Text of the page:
Recent content by Soumya_M

  1. S

    How does a wave function collapse?

    In this connection, I want to know what happens when the particle is not being observed although light is shone at it the same way as if it were being observed. Does the wave function collapse take place in such a case?
  2. S

    How does a wave function collapse?

    That is allright. But IMO that our thinking ability and conciousness is equally as mysterious? We don't know for sure what the heck consciouness is?
  3. S

    Is wave-function collapse a REAL incident

    What happens when the experiment isn't being observed, although light is shone on the particles? Does the collapse take place in absence of human observers? And thanks for that suggestion, Bcrowell
  4. S

    Is wave-function collapse a REAL incident

    Dear Dr. Chinese, I also want to know if there any precedence where the “wave-function collapse” has occurred even in the ABSENCE of an observer (simply because light was shown on the particle, although NO ONE WAS PEEPING)?
  5. S

    Is wave-function collapse a REAL incident

    Scientists/Physicists/Truth-seekers, I am looking for answers to some questions, which I confess are issues of gobbledygook debates. But this time I want serious and simple answers. So no debates please. My questions are as under:- Is wave-function collapse a REAL incident or just a...
  6. S

    Is retro-causality a science fact?

    The "delayed choice" double-slit experiment seem to suggest that a measurement done, in the present, is able to change the past (history) of a particle. Does it imply that a cause arising in the future can change the past? If not what else does it mean? In our common sense view of causality...
  7. S

    Cause and effect

    In this context I would like to point out that the "delayed choice" double-slit experiment seem to suggest that a measurement done, in the present, is able to change the past (history) of a particle. So, evidently a cause arising in the future can change the past. In our common sense view of...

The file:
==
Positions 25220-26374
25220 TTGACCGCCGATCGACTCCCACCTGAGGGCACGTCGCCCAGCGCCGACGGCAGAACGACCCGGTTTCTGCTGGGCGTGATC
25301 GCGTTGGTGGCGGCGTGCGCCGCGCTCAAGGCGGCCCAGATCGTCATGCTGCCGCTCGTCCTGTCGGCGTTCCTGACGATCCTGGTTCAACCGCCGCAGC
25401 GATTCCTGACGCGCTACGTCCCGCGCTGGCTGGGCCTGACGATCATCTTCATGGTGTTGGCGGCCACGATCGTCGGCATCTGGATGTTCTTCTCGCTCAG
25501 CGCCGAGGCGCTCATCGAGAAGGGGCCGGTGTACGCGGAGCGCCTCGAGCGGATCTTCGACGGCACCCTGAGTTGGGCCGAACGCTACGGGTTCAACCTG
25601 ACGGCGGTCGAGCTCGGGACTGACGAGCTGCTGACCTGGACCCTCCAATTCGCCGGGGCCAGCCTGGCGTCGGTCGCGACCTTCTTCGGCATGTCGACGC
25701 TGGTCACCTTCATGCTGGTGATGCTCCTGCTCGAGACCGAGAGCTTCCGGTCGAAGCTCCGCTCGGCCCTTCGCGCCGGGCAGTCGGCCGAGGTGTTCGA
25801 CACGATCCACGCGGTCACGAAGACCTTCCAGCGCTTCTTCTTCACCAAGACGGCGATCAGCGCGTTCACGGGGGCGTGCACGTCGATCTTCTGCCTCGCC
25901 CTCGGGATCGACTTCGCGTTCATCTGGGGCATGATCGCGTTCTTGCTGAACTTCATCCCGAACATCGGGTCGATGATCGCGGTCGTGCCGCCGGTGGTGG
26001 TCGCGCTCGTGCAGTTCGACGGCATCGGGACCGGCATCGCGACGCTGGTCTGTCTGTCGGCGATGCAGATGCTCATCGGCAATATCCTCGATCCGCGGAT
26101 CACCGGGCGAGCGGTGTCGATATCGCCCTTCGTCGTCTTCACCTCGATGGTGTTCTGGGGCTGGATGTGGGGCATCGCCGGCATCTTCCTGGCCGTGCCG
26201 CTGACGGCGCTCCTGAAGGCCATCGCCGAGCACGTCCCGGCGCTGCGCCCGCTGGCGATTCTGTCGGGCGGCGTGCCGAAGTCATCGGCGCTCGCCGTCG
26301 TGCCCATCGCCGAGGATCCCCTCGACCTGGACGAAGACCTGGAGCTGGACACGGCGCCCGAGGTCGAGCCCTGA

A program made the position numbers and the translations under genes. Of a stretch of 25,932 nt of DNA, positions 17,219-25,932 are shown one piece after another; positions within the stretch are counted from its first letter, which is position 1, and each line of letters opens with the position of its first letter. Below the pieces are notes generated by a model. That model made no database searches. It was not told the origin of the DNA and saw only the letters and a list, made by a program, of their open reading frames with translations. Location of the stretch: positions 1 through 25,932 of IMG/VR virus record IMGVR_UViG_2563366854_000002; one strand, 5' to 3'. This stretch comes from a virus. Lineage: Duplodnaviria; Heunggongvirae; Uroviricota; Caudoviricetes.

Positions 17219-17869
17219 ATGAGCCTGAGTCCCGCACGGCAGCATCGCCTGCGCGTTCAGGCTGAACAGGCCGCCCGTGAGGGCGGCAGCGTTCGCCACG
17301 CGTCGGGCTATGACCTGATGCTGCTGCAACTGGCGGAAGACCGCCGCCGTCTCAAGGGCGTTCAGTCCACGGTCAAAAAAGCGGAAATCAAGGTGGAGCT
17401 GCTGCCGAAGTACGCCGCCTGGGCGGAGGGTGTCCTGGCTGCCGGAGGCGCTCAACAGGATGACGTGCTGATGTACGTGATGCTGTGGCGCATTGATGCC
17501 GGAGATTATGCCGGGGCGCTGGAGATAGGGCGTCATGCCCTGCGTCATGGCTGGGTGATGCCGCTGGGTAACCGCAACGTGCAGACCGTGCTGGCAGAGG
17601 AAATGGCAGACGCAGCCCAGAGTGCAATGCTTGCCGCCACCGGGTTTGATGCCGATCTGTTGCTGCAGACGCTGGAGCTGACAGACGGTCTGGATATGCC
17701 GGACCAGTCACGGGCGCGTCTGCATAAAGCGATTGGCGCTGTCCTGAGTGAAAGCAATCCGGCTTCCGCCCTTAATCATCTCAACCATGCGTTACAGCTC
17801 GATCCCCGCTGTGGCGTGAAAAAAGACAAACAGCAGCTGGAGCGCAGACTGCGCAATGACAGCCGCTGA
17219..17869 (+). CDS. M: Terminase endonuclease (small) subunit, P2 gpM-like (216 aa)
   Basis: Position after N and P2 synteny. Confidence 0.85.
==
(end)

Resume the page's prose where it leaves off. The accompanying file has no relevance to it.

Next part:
8. S

    What does Quantum entanglement tell about Causality?

    If that is true, it will have immense implications on our understanding and way of reasoning. If there is no causality, it would mean that you could no longer say that the effect is dependent on the cause. It could just be the other way round, i.e. the cause depends on the effect. That would...
  9. S

    What does Quantum entanglement tell about Causality?

    Entangled particles seem to have 'causal impact' on each other 'instantly' violating the allowed speed-limit of causal influence i.e. 'c'. When one of the entangled particles is measured it has an impact on the other instantly. These two events (i.e. 1. the measurement of the first particle and...
  10. S

    How does QFT address the problem of Locality in Quantum Entanglement?

    What you said about information transfer is allright. But what about the "causal influence". I mean, when one of the entangled particles is measured, it has an "effect" on the other particle (instantly). The measurement of the first particle, "causes" this impact. So the two events (1...
  11. S

    How does QFT address the problem of Locality in Quantum Entanglement?

    Quantum Entanglement allows spatially separated entangled particles to have impact on each other instantly (overcoming the allowed speed-limit of causal influence which is 'c'). How does Quantum Field Theory address this problem (protecting causality and chronology)?
  12. S

    If gravity is not a force, why does it need to be carried by Gravitons?

    According to General Relativity, gravity is not a force. It arises from the curvature of space-time due to presence of matter. Matter curves space-time in a way that the paths of things appear to be bent giving rise to th effects of gravitiation. But if gravity is not a force, why do we need...
  13. S

    What gave rise to cosmic inflation of the early Universe?

    What gave rise to cosmic inflation of the early Universe?
  14. S

    Why does General Relativity break-down at Plank Temperature?

    Why does General Relativity break-down at Plank Temperature?
  15. S

    How can something have both a constant speed and a precise location?

    In QM surely the question about position is meaningless. But then, why do they say that QM and Relativity are incompatible? Relativity shows that things travelling at the velocity of light must have the same velocity for all reference frames. QM suggests that they do not have a precise...
Top